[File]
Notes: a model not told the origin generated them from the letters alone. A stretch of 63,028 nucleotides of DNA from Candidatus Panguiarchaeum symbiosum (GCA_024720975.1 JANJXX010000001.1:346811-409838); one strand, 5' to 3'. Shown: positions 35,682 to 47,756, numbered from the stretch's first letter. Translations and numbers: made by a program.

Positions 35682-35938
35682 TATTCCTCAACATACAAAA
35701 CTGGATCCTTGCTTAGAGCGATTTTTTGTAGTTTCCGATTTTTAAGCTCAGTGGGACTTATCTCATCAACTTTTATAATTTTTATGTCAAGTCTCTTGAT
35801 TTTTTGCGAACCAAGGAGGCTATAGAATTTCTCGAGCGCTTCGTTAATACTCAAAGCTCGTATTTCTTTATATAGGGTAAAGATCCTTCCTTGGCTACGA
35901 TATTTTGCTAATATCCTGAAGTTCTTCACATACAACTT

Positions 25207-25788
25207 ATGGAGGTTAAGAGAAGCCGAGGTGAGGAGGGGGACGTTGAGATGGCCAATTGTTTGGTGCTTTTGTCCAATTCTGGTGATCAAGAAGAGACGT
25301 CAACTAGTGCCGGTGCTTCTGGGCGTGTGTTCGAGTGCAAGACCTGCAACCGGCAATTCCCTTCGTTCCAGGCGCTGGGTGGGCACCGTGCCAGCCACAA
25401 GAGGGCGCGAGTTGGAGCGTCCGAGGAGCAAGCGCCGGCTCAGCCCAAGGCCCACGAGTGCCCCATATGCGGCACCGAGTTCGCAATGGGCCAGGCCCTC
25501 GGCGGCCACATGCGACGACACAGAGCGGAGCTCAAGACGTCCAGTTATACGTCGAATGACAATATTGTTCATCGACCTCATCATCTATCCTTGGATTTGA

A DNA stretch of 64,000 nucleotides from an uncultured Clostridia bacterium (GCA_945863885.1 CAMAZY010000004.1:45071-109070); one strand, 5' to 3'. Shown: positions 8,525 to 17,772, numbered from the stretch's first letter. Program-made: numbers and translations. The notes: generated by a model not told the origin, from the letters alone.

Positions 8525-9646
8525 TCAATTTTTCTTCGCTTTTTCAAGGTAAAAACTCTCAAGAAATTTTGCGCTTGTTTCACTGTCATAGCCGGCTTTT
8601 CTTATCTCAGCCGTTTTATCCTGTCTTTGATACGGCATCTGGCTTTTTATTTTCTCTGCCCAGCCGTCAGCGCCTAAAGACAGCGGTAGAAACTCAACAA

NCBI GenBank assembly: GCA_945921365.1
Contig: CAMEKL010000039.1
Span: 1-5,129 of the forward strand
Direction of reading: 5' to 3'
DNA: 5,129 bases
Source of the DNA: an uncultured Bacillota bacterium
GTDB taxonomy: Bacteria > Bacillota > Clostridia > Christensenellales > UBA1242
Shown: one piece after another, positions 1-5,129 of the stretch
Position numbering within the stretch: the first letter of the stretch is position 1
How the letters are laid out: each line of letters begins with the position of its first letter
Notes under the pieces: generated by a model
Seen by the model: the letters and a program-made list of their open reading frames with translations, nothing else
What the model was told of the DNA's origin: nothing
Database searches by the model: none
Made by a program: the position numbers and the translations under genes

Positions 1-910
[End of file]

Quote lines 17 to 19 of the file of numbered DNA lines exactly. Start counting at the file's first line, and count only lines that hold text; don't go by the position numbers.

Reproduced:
Contig: CAMEKL010000039.1
Span: 1-5,129 of the forward strand
Direction of reading: 5' to 3'